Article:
K K Singh
Chairman and Managing Director, Rolta India Ltd.
The man who realized the importance of modern technological tools, sensed the advent of knowledge economy and felt the need of a ‘white collar industry’ in late 70s, now heads Rolta – one of the leading five companies in the Geospatial industry around the world. K K Singh shares his views and visions with GIS Development
How has Rolta grown since its inception in the early ‘80s ?
We started this company in 1982. The idea was to set up an IT company. We also wanted to a create a nucleus and a business model. That time there was a need for data processing jobs and it was a kind of primitive service. After that we started providing more extensive services like complete turnkey inter-branch sheet consolidation. Bank of Baroda, Central Bank of India, and Union Bank of India were some of our clients. We then entered into development of software, inventory and payroll management, financial accounting, and providing enterprise solutions. TCS was the main competitor to us in this business. It was in 1984- 85 that we started sending people for overseas services; it was a kind of “bodyshopping” where we engaged people in multiple tasks. By 1985 we wanted to be clear as to what do we want to continue as. We also thought of started training and PC making, but finally decided to enter in CAD/CAM/GIS market. We found that there was ample scope for these technologies. It was realized that we should carry our business in partnership with a leading technological firm and so we partnered with Intergraph in 1986.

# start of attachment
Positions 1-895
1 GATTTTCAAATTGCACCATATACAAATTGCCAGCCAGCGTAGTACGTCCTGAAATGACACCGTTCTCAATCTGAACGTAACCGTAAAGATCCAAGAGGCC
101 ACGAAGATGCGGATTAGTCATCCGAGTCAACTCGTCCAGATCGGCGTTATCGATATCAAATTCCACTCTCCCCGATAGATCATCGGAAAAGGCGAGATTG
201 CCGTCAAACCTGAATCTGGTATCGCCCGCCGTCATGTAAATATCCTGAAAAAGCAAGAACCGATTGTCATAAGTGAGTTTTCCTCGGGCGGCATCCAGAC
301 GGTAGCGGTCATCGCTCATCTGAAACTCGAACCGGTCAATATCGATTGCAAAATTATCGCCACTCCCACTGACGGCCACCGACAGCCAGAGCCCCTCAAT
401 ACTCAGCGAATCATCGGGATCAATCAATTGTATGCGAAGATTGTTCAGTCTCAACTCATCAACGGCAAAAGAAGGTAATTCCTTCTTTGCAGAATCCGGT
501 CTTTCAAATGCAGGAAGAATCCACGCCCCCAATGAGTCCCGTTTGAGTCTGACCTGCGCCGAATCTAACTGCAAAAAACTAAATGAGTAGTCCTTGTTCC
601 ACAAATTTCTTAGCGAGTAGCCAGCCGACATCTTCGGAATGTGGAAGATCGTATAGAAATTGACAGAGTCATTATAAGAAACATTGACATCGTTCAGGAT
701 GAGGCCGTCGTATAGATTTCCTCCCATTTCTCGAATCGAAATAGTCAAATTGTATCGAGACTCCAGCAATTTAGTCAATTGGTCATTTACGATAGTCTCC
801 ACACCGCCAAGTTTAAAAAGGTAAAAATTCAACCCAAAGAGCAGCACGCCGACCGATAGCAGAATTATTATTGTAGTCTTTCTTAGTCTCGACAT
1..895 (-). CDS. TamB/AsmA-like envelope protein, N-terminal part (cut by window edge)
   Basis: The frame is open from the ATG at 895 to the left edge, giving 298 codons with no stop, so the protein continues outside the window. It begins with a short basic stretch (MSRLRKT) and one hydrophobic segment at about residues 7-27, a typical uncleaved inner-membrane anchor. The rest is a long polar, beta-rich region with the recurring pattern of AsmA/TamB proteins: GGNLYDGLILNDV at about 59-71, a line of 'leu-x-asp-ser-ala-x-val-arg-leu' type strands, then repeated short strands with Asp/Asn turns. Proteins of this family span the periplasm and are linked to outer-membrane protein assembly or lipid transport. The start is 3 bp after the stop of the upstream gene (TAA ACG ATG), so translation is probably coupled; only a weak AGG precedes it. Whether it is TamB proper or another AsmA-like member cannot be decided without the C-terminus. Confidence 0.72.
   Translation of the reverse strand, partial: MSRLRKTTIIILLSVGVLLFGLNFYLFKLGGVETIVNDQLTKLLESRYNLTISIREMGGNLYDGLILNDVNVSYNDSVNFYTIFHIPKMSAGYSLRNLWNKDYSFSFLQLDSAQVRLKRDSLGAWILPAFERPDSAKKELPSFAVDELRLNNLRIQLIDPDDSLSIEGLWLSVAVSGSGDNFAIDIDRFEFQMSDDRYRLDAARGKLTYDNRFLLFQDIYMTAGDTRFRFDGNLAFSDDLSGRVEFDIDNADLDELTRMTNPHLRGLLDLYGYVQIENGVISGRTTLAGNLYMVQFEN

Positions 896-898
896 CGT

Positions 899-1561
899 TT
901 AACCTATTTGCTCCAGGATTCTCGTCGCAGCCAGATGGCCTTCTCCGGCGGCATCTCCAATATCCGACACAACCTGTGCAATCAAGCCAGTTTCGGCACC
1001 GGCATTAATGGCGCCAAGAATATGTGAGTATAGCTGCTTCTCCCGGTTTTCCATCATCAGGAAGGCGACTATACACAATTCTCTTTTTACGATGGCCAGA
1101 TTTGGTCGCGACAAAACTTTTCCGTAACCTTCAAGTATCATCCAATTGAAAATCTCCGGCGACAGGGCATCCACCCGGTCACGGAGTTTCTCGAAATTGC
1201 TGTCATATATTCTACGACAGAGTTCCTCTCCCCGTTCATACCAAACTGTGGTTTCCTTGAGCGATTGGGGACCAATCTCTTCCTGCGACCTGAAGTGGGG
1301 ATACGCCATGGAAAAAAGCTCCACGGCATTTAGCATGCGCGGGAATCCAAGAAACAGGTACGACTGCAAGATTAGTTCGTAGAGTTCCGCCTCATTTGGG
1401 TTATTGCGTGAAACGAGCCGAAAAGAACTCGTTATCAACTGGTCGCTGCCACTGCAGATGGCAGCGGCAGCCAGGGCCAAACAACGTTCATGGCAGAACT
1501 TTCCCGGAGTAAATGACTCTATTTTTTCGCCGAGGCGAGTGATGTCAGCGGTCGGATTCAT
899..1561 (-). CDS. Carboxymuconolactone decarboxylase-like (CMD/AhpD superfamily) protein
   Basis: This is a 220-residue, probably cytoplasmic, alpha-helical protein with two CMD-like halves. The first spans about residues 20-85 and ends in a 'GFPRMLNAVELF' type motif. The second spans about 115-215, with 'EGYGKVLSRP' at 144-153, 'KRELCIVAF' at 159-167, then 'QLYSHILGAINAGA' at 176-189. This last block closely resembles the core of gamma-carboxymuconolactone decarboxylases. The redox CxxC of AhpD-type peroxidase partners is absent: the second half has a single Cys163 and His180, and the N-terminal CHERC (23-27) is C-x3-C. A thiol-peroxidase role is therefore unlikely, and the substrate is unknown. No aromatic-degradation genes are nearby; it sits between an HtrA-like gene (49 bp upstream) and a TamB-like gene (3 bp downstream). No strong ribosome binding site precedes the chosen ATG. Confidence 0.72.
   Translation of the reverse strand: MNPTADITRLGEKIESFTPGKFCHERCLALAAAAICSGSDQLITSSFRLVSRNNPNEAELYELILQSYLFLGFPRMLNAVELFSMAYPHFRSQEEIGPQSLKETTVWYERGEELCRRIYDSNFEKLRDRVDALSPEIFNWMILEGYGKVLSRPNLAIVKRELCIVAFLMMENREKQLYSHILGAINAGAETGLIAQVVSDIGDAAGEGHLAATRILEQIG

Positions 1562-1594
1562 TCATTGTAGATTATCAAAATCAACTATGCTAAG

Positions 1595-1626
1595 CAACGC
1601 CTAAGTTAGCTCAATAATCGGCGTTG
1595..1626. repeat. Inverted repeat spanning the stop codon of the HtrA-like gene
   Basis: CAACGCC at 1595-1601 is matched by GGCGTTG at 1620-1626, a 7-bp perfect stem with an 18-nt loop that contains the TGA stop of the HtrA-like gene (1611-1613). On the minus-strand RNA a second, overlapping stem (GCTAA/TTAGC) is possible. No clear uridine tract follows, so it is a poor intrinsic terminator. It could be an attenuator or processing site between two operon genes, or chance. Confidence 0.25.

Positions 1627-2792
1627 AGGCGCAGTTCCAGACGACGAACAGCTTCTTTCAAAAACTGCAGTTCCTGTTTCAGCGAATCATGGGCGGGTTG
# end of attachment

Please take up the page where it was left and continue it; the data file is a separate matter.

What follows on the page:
The first breakthrough came when we supplied very large and comprehensive latest digital mapping systems and solutions to Survey of India in 1986. This was followed by other major surveying and mapping organizations, as Forest Survey of India, National Remote Sensing Agency (NRSA), becoming our customer. We then entered into providing Plant Design solutions and for this also partnered with Intergraph. By 1990 we realized that we need to manufacture platforms and hardware workstations and also enter into software development. The next development was to enter into second line of customers other than large organizations.
In 1993 – 94 we did away with “bodyshopping” and planned to go for turnkey projects solution. Offices in US, Europe and Middle East were opened. In the process, we did bag $50 million mapping projects for Saudi telecom, Hong Kong telecom and many others worldwide, including the electrical companies. By 1999 – 2000 we had dominant market share in GIS/CAD/ CAM and Plant Engineering.
We also took license for Internet services. The idea was not just to be an Internet service provider but to create a technology fountain around which we could develop our competence for e-enabling all our GIS/CAM/CAD solutions and specialise into security related technology by working into a live environment and in the process enabling technology to be absorbed into the company. We did that in 2000.
Today, we are into photogrammetry, providing end-to-end solutions. We have 70% market of GIS/photogrammetry and around 85% of plant engineering. All major companies are our customers. In Internet sector, we provide e-securuty services in partnership with CAV and have customers worldwide. Recently, we have partnered with Stone & Webster – a leading EPC company. We are into joint venture with the company under many international projects. We have Reliance and ESSAR as our big customers. So, to summarize, Rolta has grown systematically through these years, taking one step at a time.
What are your views on the recently released Map Policy and how will it help Rolta?